But first the “plus” side of the ledger : Man Of Steel

View original post 937 more words



I’ll start things off here with a confession — I’ve never been the world’s biggest Star Trek  fan. I don’t have anything actively against it — in any of its iterations — per se, but I never really quite figured out its appeal, and consequently the absolute devotion to it that its enormous legion of die-hard partisans displays has always felt, I dunno — kinda weird to me, somehow. Maybe even a little bit sad and/or pathetic.

Mind you, this is coming from a lifelong hard-core Doctor Who fan who once even owned a Tom Baker scarf, so not only would you be quite correct to take anything I say here with a grain of salt, you’d also be well within your rights as a sane and functional human being to wonder “who the fuck is this guy to call anyone else pathetic?”

But ya know, thanks to fellow Twin Cities area native Roger Nygard and his superb 1997 documentary Trekkies, I can honestly say I have a new-found respect for these folks who speak Klingon, give each other the Vulcan hand sign, and argue over the most pointless minutiae of each and every episode of their favorite show. I still don’t quite “get it,” true, but I’ve at least come to view it as a relatively harmless phenomenon — hell, for some, immersion in this collective fantasy world might even be a positive thing.

trekkies (1)


Okay, yeah, there’s nothing inherently normal about the idea of, say, a Trek-themed dental office, or people writing a Klingon dictionary, or the forewoman of a jury showing up in regulation Starfleet uniform, but shit — it’s not really hurting anyone, is it?

To his credit, Nygard never really loses sight of how all of this might look a little bit ( to say the least) weird to an “outsider,” but he gives an even-handed portrayal of all the various subjects he follows around, and by and large shows them to be mentally healthy, well-rounded individuals who just happen to share a mutual obsession. Choosing Star Trek : The Next Generation star Denise Crosby as his narrator was a wise move, as well, as it shows us all that the primary goal of this film is to respectfully explore, at times even celebrate, the Star Trek  universe, rather than to poke fun at it, and helps establish a “we’re on your side” tone that puts most of the film’s participants at ease — no matter which side they might take in the whole “is it ‘Trekkie’ or ‘Trekker’?” debate.



What’s perhaps most amazing to witness for someone not a part of it, though, is how admirably inclusive the whole Star Trek “thing” is. Gay or straight, black or white, male or female (or, as the photo above demonstrates, somewhere in between), it just doesn’t seem to matter — if you love Trek, those who also love it will accept you. All differences are small potatoes compared to the one thing that binds them all together. Methinks there’s a lesson to be learned there for society as a whole.

The on-camera interviews with many of the show’s stars are pretty revealing, as well, as they explain in very personal terms what their involvement with Gene Rodenberry’s fictional universe has meant to them, and how they feel it’s affected not only popular culture, but human culture as a whole, as well. Leonard Nimoy, for instance, reveals how the values espoused by Trek influenced the work of visionay “underground” cartoonist Sue Coe (of Dead Meat fame), and Nichelle Nichols relates the story of how her performance as Uhura inspired none other than Whoopi Goldberg  to pursue a career in acting. Hell, no less than Buzz Aldrin himself makes an appearance, vouching for how the show has helped to keep humanity’s dream of reaching for the stars alive and well.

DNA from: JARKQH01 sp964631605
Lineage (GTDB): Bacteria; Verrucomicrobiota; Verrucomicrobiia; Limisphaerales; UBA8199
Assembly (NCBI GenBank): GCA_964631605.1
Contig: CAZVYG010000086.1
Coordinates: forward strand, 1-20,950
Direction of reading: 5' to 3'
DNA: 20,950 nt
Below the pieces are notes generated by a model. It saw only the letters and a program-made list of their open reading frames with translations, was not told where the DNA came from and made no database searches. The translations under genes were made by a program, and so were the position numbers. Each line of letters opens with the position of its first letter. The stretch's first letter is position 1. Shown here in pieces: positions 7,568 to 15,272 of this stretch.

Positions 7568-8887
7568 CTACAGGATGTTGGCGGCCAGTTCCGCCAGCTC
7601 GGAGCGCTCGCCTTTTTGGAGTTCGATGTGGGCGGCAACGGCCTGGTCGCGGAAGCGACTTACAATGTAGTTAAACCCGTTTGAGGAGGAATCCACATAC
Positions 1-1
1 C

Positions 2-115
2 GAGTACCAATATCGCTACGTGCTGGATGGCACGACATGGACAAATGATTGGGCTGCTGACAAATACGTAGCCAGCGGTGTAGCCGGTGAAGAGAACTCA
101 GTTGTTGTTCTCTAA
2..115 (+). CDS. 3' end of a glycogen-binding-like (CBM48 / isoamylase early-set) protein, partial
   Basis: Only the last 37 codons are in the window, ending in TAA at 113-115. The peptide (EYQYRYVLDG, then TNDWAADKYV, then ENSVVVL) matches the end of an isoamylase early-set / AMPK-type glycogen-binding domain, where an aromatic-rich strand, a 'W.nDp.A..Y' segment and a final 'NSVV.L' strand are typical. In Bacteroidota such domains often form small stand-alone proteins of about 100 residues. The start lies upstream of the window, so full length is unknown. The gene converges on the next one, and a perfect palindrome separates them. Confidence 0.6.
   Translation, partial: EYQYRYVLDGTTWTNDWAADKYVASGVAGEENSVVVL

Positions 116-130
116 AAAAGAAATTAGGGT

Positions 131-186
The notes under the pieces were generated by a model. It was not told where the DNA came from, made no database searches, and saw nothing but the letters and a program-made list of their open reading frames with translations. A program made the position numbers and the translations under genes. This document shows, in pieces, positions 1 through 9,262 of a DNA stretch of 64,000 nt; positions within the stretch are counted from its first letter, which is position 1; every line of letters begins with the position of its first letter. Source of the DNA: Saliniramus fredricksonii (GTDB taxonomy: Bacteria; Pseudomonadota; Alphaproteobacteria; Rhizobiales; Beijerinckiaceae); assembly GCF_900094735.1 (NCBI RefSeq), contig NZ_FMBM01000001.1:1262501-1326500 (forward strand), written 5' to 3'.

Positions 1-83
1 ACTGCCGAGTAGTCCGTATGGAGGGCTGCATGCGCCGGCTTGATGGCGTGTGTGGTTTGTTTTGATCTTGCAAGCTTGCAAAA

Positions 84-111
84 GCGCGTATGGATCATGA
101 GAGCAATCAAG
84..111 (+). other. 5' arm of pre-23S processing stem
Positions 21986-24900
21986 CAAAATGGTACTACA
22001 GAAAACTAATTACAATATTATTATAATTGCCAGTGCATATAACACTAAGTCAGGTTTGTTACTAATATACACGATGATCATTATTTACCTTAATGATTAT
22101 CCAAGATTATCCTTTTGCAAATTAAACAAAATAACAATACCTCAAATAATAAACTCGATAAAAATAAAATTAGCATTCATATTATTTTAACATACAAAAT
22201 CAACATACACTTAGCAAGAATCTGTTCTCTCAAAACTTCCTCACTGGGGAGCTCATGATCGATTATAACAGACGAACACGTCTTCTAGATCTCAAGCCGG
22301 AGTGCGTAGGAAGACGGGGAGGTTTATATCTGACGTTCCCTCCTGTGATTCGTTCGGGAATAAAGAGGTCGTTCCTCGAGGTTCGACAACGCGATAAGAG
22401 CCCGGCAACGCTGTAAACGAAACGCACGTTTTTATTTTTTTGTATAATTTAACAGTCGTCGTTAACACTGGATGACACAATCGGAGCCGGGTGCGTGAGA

All of which, I guess, is my roundabout way of saying that not only does Trekkies do a good job of laying out the territory for the “uninitiated,” but it goes further than that to show why it all actually matters, and even if you haven’t partaken of the Star Trek  Kool-Aid (metaphorically speaking), you’ll probably walk away from the film with a better understanding of those who have done so.

Yeah, okay — a Trek convention still looks like foreign territory to me, and not even one I’d be too terribly keen on exploring in person, but ya know what? If that’s your idea of a good time, you’re A-Okay in my book. Go knock yourself out.


For those of you sufficiently tempted to give Trekkies a whirl, it’s available as a bare-bones DVD from Paramount, where it’s presented full-frame with stereo sound, and at 86 minutes long it’s just enough to keep the average viewer fascinated without bludgeoning us with just too damn much — and  If I were a Trekkie (or Trekker, as the case may be), this flick would leave me feeling very satisfied, even happy, with its depiction of my world and my fellow fans. You can’t ask for a better endorsement than that. So hey, Trek fans — I may not be one of you, and I may not even want to be one of you, but live long and prosper, my friends. Live long and prosper.


My assault on the summer blockbusters continues over at Through The Shattered Lens website.

Through the Shattered Lens



Given that the always-on-the-ball Lisa Marie Bowman already beat me to the punch with this one on these virtual “pages,” I won’t waste too much of your time, dear reader, on my post-mortem analysis of the decidedly dull, wannabe-mystical-and-“empowering” mess that is Will Smith’s latest vanity project, After Earth, and instead merely remark upon some — -well, remarkable facts.

The first being that precisely two scribes here at TTSL actually saw this thing, and my best guess is that we both saw it in empty theaters because, according to box office receipts from the past weekend, nobody else went. So Sony/Columbia owes us a debt of thanks. And maybe some free passes to some future release of theirs.

Secondly, I’d like to state for the record that this film actually isn’t the abysmal and abject failure so many have quickly taken to labeling it as being so much…

View original post 552 more words